The recent explosion of beach real estate prices has enhanced significantly and unexpectedly the wealth of many North Carolina residents. Individuals who once considered relaxation and family time the true value of their beach property now suddenly are faced with estate tax concerns that have risen faster than a high tide during a full moon. Moreover, selling beach property to take advantage of the unexpected spike in value can result in painful capital gains tax consequences. Careful planning, however, can help to alleviate these tax issues.
Consider this hypothetical example: In 1968, Mr. and Mrs. Smith purchased a lot on Wrightsville Beach for $40,000. They built a small cottage on the property and spent many summers enjoying the sand with their young family. The Smiths improved the cottage only modestly over the years, spending approximately $110,000 on capital improvements. In the 1990s, nearby houses sold for several hundred thousand dollars. This rise in value did not concern the Smiths because they still viewed the cottage as fun, not funds.
In 2005, however, their eyes were opened to tax concerns when their neighbor's house sold for $2,500,000. Suddenly, the total value of their estate rose to greater than $8,000,000. The tax consequences of this appreciation in value were significant. This article will introduce both estate and capital gains tax reduction strategies for the suddenly wealthier Smiths.
Potential Estate Tax Solutions
If the Smiths decide that preservation of the cottage for use by their children is the main goal, then two estate tax reduction opportunities exist. These include the Qualified Personal Residence Trust and the Family Limited Liability Company.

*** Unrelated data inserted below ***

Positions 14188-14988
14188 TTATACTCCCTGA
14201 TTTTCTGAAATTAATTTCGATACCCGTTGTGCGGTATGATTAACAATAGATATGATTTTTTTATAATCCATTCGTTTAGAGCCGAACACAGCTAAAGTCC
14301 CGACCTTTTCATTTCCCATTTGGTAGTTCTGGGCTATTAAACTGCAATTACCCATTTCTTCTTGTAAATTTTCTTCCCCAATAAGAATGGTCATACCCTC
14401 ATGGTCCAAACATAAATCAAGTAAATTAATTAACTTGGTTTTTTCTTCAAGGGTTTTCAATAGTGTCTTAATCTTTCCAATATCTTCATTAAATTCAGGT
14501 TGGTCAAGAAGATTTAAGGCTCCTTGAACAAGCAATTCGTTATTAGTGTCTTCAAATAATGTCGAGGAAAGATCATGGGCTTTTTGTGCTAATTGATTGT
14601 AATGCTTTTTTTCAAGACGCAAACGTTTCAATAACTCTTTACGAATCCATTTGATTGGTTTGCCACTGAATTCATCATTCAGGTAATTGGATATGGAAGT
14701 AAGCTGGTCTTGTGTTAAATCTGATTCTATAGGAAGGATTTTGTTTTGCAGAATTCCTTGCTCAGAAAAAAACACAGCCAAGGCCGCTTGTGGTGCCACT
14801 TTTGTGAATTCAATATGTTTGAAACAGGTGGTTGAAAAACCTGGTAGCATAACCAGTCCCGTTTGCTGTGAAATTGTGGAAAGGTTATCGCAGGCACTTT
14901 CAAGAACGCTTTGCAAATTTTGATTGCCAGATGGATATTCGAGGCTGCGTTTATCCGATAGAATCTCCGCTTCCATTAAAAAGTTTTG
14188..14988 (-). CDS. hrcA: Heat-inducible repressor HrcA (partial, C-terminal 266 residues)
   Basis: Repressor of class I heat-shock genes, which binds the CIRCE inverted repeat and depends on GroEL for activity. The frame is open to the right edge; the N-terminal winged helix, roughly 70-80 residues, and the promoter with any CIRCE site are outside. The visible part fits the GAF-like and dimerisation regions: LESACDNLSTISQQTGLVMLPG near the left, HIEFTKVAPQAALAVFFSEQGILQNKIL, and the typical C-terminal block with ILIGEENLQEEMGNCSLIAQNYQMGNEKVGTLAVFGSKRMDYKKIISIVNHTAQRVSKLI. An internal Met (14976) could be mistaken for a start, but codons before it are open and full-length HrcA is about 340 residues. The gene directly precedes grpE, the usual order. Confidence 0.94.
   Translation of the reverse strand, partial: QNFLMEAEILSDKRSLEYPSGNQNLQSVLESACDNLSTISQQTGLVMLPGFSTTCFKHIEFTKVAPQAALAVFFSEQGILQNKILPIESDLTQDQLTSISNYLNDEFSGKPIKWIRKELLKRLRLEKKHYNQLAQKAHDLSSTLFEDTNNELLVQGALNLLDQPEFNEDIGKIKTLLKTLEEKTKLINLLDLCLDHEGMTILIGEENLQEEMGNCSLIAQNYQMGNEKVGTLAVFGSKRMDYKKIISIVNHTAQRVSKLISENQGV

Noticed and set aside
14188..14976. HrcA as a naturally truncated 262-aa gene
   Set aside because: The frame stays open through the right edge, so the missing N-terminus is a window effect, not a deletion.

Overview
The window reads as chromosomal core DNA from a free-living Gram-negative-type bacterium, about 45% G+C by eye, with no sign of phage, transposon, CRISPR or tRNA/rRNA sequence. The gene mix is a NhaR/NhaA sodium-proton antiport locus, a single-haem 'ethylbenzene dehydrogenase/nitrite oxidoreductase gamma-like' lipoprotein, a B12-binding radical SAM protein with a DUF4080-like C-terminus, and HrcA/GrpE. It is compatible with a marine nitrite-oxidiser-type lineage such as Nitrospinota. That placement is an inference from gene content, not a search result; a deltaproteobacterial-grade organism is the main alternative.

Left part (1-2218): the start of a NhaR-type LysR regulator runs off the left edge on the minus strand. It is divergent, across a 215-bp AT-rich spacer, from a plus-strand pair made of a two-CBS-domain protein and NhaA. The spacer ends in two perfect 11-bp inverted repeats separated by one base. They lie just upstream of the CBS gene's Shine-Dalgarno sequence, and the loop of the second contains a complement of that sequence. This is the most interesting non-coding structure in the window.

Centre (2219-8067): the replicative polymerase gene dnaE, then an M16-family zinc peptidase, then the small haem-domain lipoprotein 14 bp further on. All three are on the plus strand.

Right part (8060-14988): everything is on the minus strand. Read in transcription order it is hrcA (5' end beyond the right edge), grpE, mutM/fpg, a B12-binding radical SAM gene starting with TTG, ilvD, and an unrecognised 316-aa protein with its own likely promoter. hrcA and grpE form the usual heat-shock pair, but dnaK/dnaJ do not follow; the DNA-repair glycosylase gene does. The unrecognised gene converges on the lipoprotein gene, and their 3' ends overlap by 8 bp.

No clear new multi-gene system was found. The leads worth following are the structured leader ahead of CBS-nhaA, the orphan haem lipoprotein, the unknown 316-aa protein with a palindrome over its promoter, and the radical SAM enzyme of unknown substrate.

The Qualified Personal Residence Trust ("QPRT"). A QPRT is an irrevocable trust that expires after a term of years. The Smiths could transfer their beach cottage to a QPRT and retain the exclusive right to use it rent free for the duration of the trust term. At the end of the trust term, the cottage would belong to their children. Most importantly, the QPRT could provide significant tax advantages.
First, the transfer of the cottage to the QPRT would remove it from the Smiths' estate at a reduced value. The cottage's value would be reduced for gift tax purposes by the value of the Smiths' right to use the cottage for a number of years. The gift would be for this reduced value only, not for the cottage's full value.
Second, the value of the gift could be reduced (or "discounted") further by having Mr. and Mrs. Smith each transfer one-half of the cottage to a separate QPRT. This would produce a "fragmentation" or "split interest" discount in the 10% to 20% range for each one-half interest. Separate gifts also could help mitigate the major risk of a QPRT - failure to survive the term. If the person making the gift to a QPRT does not survive the term, then the tax benefits fail. Separate QPRTs would increase the likelihood that the Smith family would benefit from the tax planning even if one spouse did not survive the term of his or her QPRT.
Finally, all appreciation of the value of the cottage from the date of its transfer to the QPRT would be removed from the Smiths' estate. This could be a significant benefit if coastal real estate prices continue to rise.
The Family Limited Liability Company ("FLLC"). A second estate tax reduction option for the Smiths is the FLLC. An FLLC is a company established under North Carolina law. An Operating Agreement typically sets forth the governing rules of the FLLC. In the estate planning context, management of the FLLC often is segregated from ownership. The Smiths could install themselves (or anyone else whom they desire) as managers of the FLLC. They also would be the initial owners of the FLLC. There are several benefits to the use of this vehicle to transfer the cottage.